The basic analogy is the water analogy for understanding current and voltage.
    You have a 55 gallon drum, and a bunghole tapped at the bottom with a hose connected to it and a sprayer on the end of the hose. The height of the water level in the drum is your potential energy, the higher the level the more energy you have due to gravity. This represents voltage potential. there is water in the hose, even though the sprayer handle is off, so the water being there is the potential energy existing, or the voltage. When you open the valve on the end of the sprayer water pours out, now you have flow, which would be your current. So you can see now how you can have voltage but no current (no water flow).
     
  11. Mar 13, 2009 #10
    The basic analogy is the water analogy for understanding current and voltage.
    You have a 55 gallon drum, and a bunghole tapped at the bottom with a hose connected to it and a sprayer on the end of the hose. The height of the water level in the drum is your potential energy, the higher the level the more energy you have due to gravity. This represents voltage potential. there is water in the hose, even though the sprayer handle is off, so the water being there is the potential energy existing, or the voltage. When you open the valve on the end of the sprayer water pours out, now you have flow, which would be your current. So you can see now how you can have voltage but no current (no water flow).[/QUOTE]

    HI I am new and am basically trying to learn more about electricity and physics because I am a musician and really love tube amps. Just wanted to say that this last use of the water analogy really clenched it for me. Took me a while but now i think I get it.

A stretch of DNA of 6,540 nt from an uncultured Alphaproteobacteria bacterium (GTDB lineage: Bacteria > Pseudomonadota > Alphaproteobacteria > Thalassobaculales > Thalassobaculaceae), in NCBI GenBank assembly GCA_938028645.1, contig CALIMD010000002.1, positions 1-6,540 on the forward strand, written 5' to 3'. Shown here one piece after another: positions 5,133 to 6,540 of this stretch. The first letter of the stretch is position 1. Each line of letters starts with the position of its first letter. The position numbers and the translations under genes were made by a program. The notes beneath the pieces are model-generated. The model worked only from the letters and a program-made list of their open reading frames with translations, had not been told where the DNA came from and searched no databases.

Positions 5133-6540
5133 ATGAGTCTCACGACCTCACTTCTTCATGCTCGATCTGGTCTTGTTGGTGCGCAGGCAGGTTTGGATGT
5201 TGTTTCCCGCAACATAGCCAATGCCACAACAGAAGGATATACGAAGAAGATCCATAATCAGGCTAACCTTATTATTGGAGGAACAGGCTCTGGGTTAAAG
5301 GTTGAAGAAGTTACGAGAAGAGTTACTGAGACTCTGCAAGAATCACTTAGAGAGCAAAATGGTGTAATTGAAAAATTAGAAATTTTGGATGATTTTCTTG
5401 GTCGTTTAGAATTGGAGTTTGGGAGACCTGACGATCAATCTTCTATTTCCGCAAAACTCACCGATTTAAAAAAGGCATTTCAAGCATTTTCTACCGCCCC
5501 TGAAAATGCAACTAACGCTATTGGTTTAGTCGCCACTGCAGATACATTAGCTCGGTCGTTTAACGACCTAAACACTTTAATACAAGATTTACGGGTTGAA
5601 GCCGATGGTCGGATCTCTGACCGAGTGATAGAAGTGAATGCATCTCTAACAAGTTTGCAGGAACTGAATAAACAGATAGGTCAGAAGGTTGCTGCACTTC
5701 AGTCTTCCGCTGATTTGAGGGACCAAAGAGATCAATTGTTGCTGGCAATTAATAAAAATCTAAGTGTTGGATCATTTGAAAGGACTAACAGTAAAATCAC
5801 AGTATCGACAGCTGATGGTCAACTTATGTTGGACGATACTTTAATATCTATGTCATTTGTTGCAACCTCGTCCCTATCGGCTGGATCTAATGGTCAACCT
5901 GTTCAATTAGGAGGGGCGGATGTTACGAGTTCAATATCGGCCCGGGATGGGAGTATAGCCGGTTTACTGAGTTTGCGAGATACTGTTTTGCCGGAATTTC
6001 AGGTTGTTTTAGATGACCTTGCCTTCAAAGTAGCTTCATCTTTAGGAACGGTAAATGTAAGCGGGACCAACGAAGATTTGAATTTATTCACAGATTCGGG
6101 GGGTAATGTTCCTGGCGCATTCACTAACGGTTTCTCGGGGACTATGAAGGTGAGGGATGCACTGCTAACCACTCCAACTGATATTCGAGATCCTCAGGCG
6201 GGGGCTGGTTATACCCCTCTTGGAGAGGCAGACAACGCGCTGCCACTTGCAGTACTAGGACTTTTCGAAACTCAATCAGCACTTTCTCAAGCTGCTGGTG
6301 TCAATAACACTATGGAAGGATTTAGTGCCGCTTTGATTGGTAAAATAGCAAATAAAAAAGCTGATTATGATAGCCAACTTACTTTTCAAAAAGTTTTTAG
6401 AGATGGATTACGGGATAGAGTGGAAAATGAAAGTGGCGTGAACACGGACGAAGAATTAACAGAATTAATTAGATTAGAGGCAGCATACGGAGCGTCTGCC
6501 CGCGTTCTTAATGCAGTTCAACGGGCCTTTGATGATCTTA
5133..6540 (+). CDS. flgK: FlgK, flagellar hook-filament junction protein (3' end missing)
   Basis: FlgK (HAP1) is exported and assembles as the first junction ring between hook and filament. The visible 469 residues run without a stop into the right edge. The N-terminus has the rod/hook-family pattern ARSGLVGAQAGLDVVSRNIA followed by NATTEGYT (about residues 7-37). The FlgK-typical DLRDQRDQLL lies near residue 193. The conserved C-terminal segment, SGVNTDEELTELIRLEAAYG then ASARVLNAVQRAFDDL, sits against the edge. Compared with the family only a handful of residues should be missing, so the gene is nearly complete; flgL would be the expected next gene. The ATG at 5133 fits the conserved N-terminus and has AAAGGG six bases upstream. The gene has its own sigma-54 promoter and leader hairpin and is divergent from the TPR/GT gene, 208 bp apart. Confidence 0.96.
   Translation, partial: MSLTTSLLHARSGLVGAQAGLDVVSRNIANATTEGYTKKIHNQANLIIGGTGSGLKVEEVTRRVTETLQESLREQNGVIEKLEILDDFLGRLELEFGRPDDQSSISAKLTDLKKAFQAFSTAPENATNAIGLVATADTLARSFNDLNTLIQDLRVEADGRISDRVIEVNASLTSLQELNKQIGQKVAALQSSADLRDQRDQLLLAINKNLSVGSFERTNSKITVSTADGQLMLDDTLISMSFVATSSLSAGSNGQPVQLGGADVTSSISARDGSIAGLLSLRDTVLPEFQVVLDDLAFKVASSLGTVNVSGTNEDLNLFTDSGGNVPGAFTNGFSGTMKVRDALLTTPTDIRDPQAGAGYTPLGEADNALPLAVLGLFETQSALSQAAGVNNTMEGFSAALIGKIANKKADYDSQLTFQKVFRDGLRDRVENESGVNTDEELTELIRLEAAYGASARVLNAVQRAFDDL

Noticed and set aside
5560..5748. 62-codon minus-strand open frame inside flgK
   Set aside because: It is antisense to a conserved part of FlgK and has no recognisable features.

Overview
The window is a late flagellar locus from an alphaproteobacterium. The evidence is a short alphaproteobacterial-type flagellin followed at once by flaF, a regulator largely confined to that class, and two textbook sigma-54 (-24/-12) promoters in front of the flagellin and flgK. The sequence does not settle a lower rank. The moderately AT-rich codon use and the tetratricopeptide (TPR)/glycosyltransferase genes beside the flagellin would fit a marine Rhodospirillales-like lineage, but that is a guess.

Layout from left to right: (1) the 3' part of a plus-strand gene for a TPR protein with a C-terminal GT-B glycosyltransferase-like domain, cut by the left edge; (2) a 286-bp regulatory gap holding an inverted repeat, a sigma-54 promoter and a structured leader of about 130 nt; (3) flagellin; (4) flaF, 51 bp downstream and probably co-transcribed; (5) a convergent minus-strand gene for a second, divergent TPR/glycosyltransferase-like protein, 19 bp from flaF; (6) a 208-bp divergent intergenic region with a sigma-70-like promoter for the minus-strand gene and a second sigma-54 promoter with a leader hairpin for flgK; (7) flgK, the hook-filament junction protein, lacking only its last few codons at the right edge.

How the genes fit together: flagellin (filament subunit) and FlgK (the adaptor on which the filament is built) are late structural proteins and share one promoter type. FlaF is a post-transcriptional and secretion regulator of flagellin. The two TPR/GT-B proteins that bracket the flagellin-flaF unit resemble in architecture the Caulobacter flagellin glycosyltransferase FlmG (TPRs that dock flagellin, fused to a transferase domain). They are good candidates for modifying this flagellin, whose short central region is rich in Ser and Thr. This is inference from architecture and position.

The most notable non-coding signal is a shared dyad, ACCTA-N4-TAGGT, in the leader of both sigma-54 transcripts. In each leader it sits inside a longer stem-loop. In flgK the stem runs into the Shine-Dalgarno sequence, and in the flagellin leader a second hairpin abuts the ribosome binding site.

thanks!
     
  12. Mar 13, 2009 #11

    DaveC426913

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    Yah, I just wonder if there's an analogy out there that doesn't use the words "bunghole" and "clench" in the same breath. :rolleyes: (That's me, ever a constructive comment...)
     
  13. Mar 31, 2009 #12
    You can also limit current using a PWM. In this case, the voltage remains the same, but is switched on and off several thousand times per second. In essence, this could give you 60 hz current, however you would still have 60 hz voltage as well. The important point is that you can control the current without sacrificing voltage or loosing power through resistance. Also, pertaining to the car battery post. If you cause a short across a car battery, and you come into contact with that, you can generate a huge amount of voltage in your body (because of the high resistance) which will definitely kill you.
     
    Last edited: Mar 31, 2009
  14. Mar 31, 2009 #13
    You cannot limit current without changing voltage. It appears that you are in the PWM case, but you are not really.
    -
    You have a HUGE misconception in the car battery case. Don't post crap like this.
     
  15. Apr 1, 2009 #14
    Haha april fools right??

    PWM controls the amount of power a load receives over time. Instead of diverting the energy to a limiting resistor to control the current through the load you are just turning the current on and off, so no power is wasted through the limiting resistor.
     
  16. Apr 1, 2009 #15
    you could always drain the petcock.